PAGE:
Do you need help with court forms and processes?
Do you wonder if you have options to going to court?
Family Law Saskatchewan (PLEA) can help answer your questions, and use the court forms available on their website.
These sessions are available in Saskatoon in February:
Friday, March 16
Law Society Library, 520 Spadina Crescent East
9:30 pm to 11:30 pm
Thursday, March 29
Law Society Library, 520 Spadina Crescent East
1:30 – 3:30 pm
SPL Alice Turner Branch, 110 Nelson Road
6:30 – 8:30 pm
There is no cost to attend. No registration is required. For more information, contact firstname.lastname@example.org or call 1-888-218-2822 (ext. 2)
CPD Program Planning Committee – Call for Members
The Law Society of Saskatchewan is committed to providing continuing professional development opportunities to the profession. The CPD Program Planning Committee will assist the Director of Admissions & Education and the CPD Program Coordinator in the selection of subject matter, presenters, and the organization and delivery of continuing professional development programming.
The Law Society is seeking applications for the CPD Program Planning Committee. Selection for the Committee should be representative of the profession including diversity in practice, geographic location, gender, etc. An interest or experience in education would also be an asset.
The deadline for receipt of applications is May 2, 2018. Please submit a letter of interest and resume to the attention of Sarah Rider, CPD Program Coordinator via email to email@example.com.
Division 17 of Part 4 of the Economic Action Plan Act 2014, No. 2, SC 2014, c 39, is proclaimed into force March 6, 2018 (PC 2018-0206). The enactment amends the DNA Identification Act, which aims to create a DNA bank for missing persons. For additional information, see coverage by CBC news and Global News.
The Federation of Asian Canadian Lawyers (Western Chapter) is holding its third annual Diversity in the City Gala on March 21, 2018 in Calgary. The Federation welcomes Saskatchewan lawyers and non-lawyers to attend. For more information, please visit https://www.eventbrite.ca/e/facl-western-3rd-annual-diversity-in-the-city-gala-tickets-42641588138
By Alan Kilpatrick
Some interesting reads to help you ease into your week:
- Sask. coroner’s inquests could provide model for Indigenous jury reform: lawyers (CBC Saskatchewan)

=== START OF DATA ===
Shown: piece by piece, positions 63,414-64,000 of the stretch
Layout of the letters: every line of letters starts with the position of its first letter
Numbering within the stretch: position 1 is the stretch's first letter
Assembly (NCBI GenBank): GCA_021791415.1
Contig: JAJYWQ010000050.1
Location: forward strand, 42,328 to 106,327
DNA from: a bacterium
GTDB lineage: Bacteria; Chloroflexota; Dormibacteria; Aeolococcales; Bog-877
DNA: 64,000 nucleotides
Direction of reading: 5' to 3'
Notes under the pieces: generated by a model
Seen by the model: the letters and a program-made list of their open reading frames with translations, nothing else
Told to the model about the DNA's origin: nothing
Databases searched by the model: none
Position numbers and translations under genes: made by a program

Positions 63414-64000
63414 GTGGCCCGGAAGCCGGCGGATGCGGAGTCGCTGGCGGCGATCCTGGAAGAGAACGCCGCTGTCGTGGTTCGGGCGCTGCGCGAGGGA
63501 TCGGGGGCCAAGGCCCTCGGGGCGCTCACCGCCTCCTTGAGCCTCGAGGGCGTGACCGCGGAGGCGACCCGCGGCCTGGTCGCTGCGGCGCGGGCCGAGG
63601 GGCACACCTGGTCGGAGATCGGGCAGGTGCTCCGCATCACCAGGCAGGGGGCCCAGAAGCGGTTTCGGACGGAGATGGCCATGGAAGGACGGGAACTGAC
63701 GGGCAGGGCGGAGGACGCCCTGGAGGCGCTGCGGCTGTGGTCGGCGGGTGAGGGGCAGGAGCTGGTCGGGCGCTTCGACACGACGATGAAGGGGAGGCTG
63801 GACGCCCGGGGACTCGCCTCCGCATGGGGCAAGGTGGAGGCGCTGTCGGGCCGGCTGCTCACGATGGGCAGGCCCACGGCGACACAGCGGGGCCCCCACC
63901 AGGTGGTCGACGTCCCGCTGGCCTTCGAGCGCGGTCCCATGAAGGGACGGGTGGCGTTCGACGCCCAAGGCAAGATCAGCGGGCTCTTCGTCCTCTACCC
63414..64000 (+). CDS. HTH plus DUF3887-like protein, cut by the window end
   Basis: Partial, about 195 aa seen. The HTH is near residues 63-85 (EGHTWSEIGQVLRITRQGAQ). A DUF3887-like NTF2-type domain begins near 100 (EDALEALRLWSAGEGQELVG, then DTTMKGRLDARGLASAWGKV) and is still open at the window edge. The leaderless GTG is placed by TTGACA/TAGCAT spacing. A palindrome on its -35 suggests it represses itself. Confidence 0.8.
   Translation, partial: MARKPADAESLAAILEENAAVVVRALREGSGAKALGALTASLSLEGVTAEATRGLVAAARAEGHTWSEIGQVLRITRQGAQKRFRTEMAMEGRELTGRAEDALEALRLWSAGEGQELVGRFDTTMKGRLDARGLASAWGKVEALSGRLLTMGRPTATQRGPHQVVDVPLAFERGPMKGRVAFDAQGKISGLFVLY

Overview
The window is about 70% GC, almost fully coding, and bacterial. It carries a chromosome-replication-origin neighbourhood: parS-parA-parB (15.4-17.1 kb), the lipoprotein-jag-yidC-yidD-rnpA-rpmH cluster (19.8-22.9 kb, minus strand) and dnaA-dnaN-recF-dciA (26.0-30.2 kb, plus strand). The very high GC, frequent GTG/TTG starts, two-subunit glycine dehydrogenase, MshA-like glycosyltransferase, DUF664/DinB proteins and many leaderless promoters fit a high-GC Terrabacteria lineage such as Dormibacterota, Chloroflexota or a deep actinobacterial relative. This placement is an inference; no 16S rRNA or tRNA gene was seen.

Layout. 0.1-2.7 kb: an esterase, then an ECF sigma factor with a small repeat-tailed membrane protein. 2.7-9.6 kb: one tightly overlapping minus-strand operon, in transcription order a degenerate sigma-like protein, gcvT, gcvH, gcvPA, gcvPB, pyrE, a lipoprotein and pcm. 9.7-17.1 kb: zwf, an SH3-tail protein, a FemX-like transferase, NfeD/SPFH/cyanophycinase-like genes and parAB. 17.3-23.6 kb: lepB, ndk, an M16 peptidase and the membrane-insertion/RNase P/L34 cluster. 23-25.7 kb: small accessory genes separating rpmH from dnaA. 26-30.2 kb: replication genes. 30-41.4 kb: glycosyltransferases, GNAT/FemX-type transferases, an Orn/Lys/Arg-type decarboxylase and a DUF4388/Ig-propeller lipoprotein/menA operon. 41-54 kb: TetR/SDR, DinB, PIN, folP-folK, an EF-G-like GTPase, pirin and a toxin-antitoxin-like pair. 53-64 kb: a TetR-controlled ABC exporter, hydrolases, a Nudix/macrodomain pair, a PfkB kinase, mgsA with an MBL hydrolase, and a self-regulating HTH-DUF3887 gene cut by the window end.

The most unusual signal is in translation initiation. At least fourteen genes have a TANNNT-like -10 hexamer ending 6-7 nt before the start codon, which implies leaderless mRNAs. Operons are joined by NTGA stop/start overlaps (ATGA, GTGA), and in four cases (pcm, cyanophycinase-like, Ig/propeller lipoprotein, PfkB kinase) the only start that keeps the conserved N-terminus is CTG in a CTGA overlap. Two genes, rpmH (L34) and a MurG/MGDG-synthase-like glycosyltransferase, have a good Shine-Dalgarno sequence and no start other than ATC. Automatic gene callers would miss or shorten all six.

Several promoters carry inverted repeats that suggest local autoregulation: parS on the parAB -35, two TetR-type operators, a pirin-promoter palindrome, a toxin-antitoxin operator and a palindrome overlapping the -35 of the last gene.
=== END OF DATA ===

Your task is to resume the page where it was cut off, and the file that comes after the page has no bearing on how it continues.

- Self-defence arguments surface at RCMP town halls to address rural property crime (Global Regina)
- Saskatchewan’s criminal justice system lagging behind: report (CTV Regina)
- Artificial Intelligence: What Is AI and Will It Really Replace Lawyers? (SLAW)
- 2017 and the Supreme Court: A Year in Review (TheCourt.ca)
By Ken Fox
For some time, Saskatchewan lawyers have been asking us to add Estates&TrustsSource to our suite of online products. It took a bit of time, but we are pleased to announce that the Law Society Library, in cooperation with Thomson Reuters, has now added E&T to our WestlawNext platform.
If you are a Saskatchewan lawyer, you will be able to access Estates&TrustsSource from the Members’ Section of the Law Society website. Sign in to the Members’ Section the usual way. Look for the WestlawNext Canada heading towards the bottom of the page, and the Estates&TrustsSource link below that, along with all of the other online sources. If you have any trouble logging in, please contact the library to get that sorted out.
When opening Estates&TrustsSource, you will notice near the top of the page a section called “Workflow Solutions” which is divided into three stages of estates law: Estate Planning, Estate Administration, and Estate Litigation. This area is intended to assist your practice, and for the most part duplicates content that is in other places.
Following that is Primary Law, which accesses the case law and statute databases of LawSource, but with an estates & trusts law filter.
Further down you will see Commentary, including the Canadian Encyclopedic Digest (again, filtered to include only the relevant titles), and twelve textbook sources. Of these, six are jurisdictionally-based estate admin manuals, and thankfully one of those jurisdictions is Saskatchewan. The Saskatchewan content includes six chapters of legal commentary followed by collections of 62 Precedents, 92 Special Instructions, 54 Letters, and a Words & Phrases index.
Other included texts are (with descriptions based on print versions):
- Widdifield on Executors and Trustees – blue, single volume loose-leaf, comprehensive legal commentary with noted case citations
- Waters’ Law of Trusts in Canada – very popular hardbound book with red cover
- Schnurr, Estate Litigation – 2-vol loose-leaf, loaded with precedents and case law appendices
- Histrop, Estate Planning Precedents – 3-vol dark blue looseleaf